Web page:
If you are struggling with creating a setting for your story or next book, try these five tips for your writing that help with setting the scene!
1. Sensory Details
Using the five senses can help set the scene for chapters and locations for your story. The audience will be engaged when describing tastes, visuals, and smells. If its a common area such as a public school, hospital, bus, these places have distinct senses that we all are accustomed to. To make your setting realistic, the five senses can go a long way into relaying a place.
2. Show Don’t Tell
It’s one thing to just say exactly what is in front of you, it’s another thing to describe it. For example, if you were to describe the laundromat, you don’t want to just say the laundromat. You may want to explain the smell of laundry detergent, or the washing machines moving fast, soap suds, people folding clothes, loud noises of hot air etc. Describing the image, showing us where you are instead of just sayin the actual word, gives a more powerful image for readers to enjoy.
3. Use Real Life Locations
You may have difficulty even creating your own setting in the first place. That’s okay, many authors have used references to actual places, or real life locations themselves to create the setting for their characters. For example, using New York city as your reference or real life location gives you so much descriptive material, many readers who reside in New York city will understand references to certain places only in New York. Or if someone isn’t familiar with New York they will have a better description of places and will one day visit. Definitely do your research when using a real location for your book or story.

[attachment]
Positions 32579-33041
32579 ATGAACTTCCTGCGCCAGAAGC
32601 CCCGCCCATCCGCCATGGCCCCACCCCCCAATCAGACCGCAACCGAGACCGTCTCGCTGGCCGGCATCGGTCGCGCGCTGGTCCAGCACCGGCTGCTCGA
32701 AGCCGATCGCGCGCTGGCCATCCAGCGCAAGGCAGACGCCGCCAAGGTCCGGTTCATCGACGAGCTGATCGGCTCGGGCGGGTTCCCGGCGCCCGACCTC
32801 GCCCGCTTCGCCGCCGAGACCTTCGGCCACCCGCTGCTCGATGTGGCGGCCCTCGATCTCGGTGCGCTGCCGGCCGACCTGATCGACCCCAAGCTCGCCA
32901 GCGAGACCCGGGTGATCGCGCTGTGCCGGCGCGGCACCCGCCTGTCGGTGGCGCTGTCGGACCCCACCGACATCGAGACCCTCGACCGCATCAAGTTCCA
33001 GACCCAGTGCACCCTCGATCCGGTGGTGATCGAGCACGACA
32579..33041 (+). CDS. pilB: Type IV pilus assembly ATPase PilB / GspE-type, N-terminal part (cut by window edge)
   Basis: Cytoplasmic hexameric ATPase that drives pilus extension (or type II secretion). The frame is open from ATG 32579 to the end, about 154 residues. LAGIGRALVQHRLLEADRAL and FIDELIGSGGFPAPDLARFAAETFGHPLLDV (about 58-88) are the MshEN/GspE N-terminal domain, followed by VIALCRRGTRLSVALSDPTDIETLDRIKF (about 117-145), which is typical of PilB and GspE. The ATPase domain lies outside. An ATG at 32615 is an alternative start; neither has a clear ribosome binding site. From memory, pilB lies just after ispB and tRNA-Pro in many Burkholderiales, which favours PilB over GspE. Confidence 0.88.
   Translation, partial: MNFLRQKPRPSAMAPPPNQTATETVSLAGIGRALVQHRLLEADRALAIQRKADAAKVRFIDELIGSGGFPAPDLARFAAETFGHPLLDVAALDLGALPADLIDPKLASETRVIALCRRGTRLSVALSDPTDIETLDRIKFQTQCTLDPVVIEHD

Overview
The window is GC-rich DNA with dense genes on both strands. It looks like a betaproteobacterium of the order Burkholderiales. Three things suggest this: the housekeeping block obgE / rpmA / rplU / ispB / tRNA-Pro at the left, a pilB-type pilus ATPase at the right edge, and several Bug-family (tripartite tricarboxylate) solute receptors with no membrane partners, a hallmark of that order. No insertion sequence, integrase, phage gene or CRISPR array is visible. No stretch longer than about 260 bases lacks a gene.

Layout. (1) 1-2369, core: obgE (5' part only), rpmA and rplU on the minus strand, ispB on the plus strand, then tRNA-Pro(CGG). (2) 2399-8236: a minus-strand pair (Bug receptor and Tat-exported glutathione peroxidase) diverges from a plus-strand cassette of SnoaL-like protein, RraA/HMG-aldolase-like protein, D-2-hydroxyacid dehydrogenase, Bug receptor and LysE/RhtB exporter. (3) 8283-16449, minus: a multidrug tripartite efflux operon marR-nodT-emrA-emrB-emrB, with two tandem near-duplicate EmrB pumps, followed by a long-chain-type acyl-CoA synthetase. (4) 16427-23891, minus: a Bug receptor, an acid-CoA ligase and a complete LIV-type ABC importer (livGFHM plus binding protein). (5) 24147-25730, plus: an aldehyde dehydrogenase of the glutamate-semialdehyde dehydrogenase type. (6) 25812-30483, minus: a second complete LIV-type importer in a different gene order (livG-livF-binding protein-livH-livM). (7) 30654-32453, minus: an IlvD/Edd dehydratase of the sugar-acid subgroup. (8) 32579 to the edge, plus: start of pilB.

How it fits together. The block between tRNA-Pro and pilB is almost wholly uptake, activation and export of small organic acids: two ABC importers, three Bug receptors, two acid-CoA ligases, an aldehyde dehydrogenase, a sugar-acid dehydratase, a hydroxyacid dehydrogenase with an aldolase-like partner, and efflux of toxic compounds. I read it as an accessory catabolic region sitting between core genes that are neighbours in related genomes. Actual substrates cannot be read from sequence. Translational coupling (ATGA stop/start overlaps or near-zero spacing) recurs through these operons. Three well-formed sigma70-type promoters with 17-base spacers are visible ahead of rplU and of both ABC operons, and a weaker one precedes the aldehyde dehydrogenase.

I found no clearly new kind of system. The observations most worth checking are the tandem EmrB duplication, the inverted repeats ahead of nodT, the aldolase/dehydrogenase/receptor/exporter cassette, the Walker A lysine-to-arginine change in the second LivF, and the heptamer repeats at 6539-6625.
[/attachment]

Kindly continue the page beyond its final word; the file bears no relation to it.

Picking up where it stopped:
4. Figurative Language
Have you heard of the phrase “It’s raining cats and dogs”? That is an example of figurative language. As writers its good to go the direct route and describe certain places or feelings with obvious sentences. However, figurative language can spice up the setting and how the characters are interacting in it. Phrases such as ‘piece of cake’ or ‘cool as a cucumber’ are common uses of figurative language for characters. Phrases like ‘trees dancing in the wind’ can describe setting. Before using any figurative language, ask yourself why are you using it specifically here and why its needed.
5. Keep Things Simple
Sometimes we think that we need to drown our writing in description. However, sometimes less is more. There are times in writing where we need to describe in great detail where we are. However, being direct and simple is the best way, especially if your characters are revisiting a place they already have been to. You don’t want your writing to be too wordy or overly descriptive.
Unless its really necessary to bring your character into a certain fictional world, then simple is best until its not needed in a certain place. simplicity is a good skill to practice, you want your readers to navigate through the world you envisioned, its easiest to make important details stand out that are essential to the entirety of the book.
Use these five tips as guiding tools for your next writing adventure. Keep writing and practice setting.
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